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This eBook from the Gutenberg Project consists of approximately 680 pages of information about The Lancashire Witches.

At the conclusion of the royal address, the procession headed by Nicholas immediately dispersed, and such as meant to join the chase set off in quest of steeds.  Foremost amongst these was the squire himself, and on approaching the stables, he was glad to find Richard and Sherborne already mounted, the former holding his horse by the bridle, so that he had nothing to do but vault upon his back.  There was an impatience about Richard, very different from his ordinary manner, that surprised and startled him, and the expression of the young man’s countenance long afterwards haunted him.  The face was deathly pale, except that on either cheek burned a red feverish spot, and the eyes blazed with unnatural light.  So much was the squire struck by his cousin’s looks, that he would have dissuaded him from going forth; but he saw from his manner that the attempt would fail, while a significant gesture from his brother-in-law told him he was equally uneasy.

Scarcely had the principal nobles passed through the gateway, than, in spite of all efforts to detain him, Richard struck spurs into his horse, and dashed amidst the cavalcade, creating great disorder, and rousing the ire of the Earl of Pembroke, to whom the marshalling of the train was entrusted.  But Richard paid little heed to his wrath, and perhaps did not hear the angry expressions addressed to him; for no sooner was he outside the gate, than instead of pursuing the road down which the King was proceeding, and which has been described as hewn out of the rock, he struck into a thicket on the right, and, in defiance of all attempts to stop him, and at the imminent risk of breaking his neck, rode down the precipitous sides of the hill, and reaching the bottom in safety, long before the royal cavalcade had attained the same point, took the direction of the park.

His friends watched him commence this perilous descent in dismay; but, though much alarmed, they were unable to follow him.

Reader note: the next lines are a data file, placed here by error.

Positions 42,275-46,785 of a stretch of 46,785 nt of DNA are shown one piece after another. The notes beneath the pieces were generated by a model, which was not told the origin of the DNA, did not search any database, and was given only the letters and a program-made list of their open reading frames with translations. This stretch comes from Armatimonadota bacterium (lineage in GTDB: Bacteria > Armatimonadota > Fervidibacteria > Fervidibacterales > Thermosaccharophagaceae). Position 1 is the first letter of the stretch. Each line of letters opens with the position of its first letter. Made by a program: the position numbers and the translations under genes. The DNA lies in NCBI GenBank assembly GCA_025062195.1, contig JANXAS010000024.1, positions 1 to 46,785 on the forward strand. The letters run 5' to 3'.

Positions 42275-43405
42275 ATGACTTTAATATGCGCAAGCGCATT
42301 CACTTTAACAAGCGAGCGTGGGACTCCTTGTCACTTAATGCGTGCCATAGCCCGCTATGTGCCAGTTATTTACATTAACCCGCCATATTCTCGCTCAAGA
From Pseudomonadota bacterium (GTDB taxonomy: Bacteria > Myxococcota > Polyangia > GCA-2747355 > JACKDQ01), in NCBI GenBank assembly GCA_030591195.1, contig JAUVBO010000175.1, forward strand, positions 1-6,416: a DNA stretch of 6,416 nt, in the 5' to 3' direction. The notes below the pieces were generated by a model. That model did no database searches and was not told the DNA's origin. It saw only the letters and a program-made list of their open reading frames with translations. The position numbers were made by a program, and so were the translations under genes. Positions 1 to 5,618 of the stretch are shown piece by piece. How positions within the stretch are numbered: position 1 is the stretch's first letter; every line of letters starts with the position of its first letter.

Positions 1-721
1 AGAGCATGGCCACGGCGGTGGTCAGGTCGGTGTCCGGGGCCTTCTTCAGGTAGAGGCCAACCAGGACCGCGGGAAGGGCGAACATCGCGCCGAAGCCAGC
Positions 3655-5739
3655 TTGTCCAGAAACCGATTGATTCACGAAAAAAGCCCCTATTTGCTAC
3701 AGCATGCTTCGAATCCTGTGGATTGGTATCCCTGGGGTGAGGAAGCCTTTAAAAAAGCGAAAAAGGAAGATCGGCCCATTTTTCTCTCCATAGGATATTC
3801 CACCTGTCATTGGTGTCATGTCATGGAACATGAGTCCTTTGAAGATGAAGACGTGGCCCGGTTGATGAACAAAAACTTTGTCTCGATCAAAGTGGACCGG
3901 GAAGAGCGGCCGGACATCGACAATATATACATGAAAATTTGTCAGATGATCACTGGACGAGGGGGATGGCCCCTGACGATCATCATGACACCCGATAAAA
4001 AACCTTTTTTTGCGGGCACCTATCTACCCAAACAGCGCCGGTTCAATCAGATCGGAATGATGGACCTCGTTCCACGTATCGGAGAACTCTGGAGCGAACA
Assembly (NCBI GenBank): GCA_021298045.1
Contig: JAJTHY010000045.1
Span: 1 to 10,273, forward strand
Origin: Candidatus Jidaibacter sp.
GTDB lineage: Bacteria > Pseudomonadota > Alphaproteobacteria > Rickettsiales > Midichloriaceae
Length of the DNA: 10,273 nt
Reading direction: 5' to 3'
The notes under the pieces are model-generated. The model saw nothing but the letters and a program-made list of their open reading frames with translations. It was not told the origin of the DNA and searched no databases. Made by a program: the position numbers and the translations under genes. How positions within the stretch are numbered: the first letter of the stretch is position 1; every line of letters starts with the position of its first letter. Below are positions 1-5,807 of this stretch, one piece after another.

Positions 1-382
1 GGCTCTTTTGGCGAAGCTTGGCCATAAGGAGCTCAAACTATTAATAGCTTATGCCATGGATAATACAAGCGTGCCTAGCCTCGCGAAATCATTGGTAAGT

“Poor lad!  I am fearful he has lost his senses,” said Sherborne.

“He is what the King would call ‘fey,’ and not long for this world,” replied Nicholas, shaking his head.

CHAPTER VIII.—­HOW KING JAMES HUNTED THE HART AND THE WILD-BOAR IN HOGHTON PARK.

Galloping on fast and furiously, Richard tracked a narrow path of greensward, lying between the tall trees composing the right line of the avenue and the adjoining wood.  Within it grew many fine old thorns, diverting him now and then from his course, but he still held on until he came within a short distance of the chase, when his attention was caught by a very singular figure.  It was an old man, clad in a robe of coarse brown serge, with a cowl drawn partly over his head, a rope girdle like that used by a cordelier, sandal shoon, and a venerable white beard descending to his waist.  The features of the hermit, for such he seemed, were majestic and benevolent.  Seated on a bank overgrown with wild thyme, beneath the shade of a broad-armed elm, he appeared so intently engaged in the perusal of a large open volume laid on his knee, that he did not notice Richard’s approach.  Deeply interested, however, by his appearance, the young man determined to address him, and, reining in his horse, said respectfully, “Save you, father!”

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